John, I see how you are looking at this. But to simplify things, lets assume that when the seal layer reaches a specified temperature, we obtain a good seal. Obviously this is an oversimplified analysis, but it should be able to calculate the minimum time required for the sealant to reach a sealable temperature. My objective for this analysis is to set guidelines (generally minimums as most companies are trying to use too little dwell times-and speed up production) for customer packaging machines. There are also constraints on the maximum allowable temperature on the seal bars due to film deformation/burning.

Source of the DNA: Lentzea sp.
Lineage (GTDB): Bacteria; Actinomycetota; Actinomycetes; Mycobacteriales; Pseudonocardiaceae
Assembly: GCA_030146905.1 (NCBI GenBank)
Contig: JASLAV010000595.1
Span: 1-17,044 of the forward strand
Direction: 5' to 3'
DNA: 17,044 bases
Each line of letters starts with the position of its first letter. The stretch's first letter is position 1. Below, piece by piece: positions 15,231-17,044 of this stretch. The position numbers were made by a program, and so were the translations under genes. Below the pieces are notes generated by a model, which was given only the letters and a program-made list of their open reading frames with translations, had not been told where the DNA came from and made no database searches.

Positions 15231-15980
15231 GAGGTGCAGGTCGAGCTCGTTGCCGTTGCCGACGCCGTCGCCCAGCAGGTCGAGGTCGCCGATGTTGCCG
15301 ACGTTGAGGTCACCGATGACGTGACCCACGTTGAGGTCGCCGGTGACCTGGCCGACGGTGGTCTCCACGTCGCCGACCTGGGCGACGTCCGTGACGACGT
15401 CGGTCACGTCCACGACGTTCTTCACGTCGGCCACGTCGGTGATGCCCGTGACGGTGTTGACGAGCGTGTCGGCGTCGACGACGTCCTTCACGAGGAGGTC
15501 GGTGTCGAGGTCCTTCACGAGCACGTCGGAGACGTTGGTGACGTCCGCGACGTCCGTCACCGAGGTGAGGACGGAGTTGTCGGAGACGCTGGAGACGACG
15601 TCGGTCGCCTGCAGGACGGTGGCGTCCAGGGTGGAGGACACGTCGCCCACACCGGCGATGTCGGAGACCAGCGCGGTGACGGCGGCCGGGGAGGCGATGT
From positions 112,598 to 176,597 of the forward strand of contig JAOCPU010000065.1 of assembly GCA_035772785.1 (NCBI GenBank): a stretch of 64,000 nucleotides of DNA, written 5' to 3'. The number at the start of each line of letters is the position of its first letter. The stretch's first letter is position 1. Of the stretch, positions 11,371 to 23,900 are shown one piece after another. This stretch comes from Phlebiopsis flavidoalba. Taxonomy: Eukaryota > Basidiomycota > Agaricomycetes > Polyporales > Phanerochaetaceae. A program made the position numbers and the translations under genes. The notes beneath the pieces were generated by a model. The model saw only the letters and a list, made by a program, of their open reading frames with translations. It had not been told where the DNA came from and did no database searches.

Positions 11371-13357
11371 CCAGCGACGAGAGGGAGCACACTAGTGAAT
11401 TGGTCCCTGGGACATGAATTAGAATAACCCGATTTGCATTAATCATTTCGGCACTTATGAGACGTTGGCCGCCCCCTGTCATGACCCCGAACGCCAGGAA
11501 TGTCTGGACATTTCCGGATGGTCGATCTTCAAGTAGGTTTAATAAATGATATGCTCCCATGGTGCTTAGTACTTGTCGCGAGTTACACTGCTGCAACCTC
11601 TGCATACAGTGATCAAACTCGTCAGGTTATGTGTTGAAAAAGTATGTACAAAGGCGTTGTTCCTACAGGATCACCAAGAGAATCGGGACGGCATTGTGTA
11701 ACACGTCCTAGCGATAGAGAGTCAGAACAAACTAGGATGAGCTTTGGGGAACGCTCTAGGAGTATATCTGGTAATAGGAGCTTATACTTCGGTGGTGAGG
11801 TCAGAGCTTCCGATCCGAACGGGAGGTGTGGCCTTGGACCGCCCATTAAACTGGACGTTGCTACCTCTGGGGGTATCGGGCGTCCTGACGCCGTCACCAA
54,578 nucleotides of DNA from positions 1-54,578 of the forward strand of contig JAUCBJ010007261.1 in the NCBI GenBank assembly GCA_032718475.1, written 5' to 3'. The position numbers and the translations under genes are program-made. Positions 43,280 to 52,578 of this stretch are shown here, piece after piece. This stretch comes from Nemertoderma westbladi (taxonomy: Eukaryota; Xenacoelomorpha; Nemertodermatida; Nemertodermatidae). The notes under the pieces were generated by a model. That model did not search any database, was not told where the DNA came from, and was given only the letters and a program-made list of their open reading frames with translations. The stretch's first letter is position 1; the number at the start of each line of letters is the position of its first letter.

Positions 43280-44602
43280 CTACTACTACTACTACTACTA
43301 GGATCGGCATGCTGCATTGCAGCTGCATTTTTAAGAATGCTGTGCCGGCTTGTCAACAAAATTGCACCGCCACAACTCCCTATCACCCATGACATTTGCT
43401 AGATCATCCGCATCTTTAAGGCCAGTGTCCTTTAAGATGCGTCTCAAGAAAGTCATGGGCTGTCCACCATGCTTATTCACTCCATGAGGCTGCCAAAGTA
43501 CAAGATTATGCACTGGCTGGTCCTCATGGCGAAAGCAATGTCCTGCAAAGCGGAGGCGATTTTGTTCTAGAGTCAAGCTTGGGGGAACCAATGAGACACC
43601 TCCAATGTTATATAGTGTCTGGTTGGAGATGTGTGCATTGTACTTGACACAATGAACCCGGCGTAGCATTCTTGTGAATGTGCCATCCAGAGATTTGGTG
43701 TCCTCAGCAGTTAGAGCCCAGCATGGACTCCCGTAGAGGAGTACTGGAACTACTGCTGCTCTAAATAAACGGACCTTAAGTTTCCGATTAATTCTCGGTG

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snipped-for-privacy@shaw.ca (Drago) wrote in message

This is definitely more approachable.
I'm not sure that the Polymer Handbook would have the heat transfer constants that you are after or not. I don't have access to that book anymore (unless I can arrange with my boss to make a special trip to the University) :( Maybe someone else in the newgroup can help.
To get a good seal you will also need to allow time for the interdiffusion of the molten sealing polymer, not just for the time to get it up to the molten state. This will certainly vary from polymer to polymer, since it's basically proportional to the melt viscosity.
Good luck, John